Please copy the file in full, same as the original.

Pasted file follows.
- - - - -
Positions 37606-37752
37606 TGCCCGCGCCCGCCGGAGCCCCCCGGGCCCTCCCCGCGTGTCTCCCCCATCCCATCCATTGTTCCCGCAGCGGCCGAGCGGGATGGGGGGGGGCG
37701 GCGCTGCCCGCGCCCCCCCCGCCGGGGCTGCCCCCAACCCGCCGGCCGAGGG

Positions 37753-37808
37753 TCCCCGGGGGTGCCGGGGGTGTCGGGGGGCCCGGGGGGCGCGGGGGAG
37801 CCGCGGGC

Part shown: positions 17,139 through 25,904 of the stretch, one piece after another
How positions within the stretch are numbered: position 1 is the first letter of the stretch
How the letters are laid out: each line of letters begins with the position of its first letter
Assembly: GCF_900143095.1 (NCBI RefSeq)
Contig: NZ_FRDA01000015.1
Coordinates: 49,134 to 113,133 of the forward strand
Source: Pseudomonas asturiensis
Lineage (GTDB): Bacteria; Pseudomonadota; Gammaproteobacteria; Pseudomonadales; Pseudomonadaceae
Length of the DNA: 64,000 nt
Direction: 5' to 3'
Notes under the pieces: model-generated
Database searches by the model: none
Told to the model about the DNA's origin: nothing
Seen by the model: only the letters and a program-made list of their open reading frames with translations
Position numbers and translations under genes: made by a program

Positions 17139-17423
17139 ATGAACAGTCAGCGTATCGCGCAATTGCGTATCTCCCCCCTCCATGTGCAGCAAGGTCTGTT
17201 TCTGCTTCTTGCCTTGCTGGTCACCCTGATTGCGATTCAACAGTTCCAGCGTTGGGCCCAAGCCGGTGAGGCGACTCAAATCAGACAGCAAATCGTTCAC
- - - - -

Positions 37606-37752
37606 TGCCCGCGCCCGCCGGAGCCCCCCGGGCCCTCCCCGCGTGTCTCCCCCATCCCATCCATTGTTCCCGCAGCGGCCGAGCGGGATGGGGGGGGGCG
37701 GCGCTGCCCGCGCCCCCCCCGCCGGGGCTGCCCCCAACCCGCCGGCCGAGGG

Positions 37753-37808
37753 TCCCCGGGGGTGCCGGGGGTGTCGGGGGGCCCGGGGGGCGCGGGGGAG
37801 CCGCGGGC

Part shown: positions 17,139 through 25,904 of the stretch, one piece after another
How positions within the stretch are numbered: position 1 is the first letter of the stretch
How the letters are laid out: each line of letters begins with the position of its first letter
Assembly: GCF_900143095.1 (NCBI RefSeq)
Contig: NZ_FRDA01000015.1
Coordinates: 49,134 to 113,133 of the forward strand
Source: Pseudomonas asturiensis
Lineage (GTDB): Bacteria; Pseudomonadota; Gammaproteobacteria; Pseudomonadales; Pseudomonadaceae
Length of the DNA: 64,000 nt
Direction: 5' to 3'
Notes under the pieces: model-generated
Database searches by the model: none
Told to the model about the DNA's origin: nothing
Seen by the model: only the letters and a program-made list of their open reading frames with translations
Position numbers and translations under genes: made by a program

Positions 17139-17423
17139 ATGAACAGTCAGCGTATCGCGCAATTGCGTATCTCCCCCCTCCATGTGCAGCAAGGTCTGTT
17201 TCTGCTTCTTGCCTTGCTGGTCACCCTGATTGCGATTCAACAGTTCCAGCGTTGGGCCCAAGCCGGTGAGGCGACTCAAATCAGACAGCAAATCGTTCAC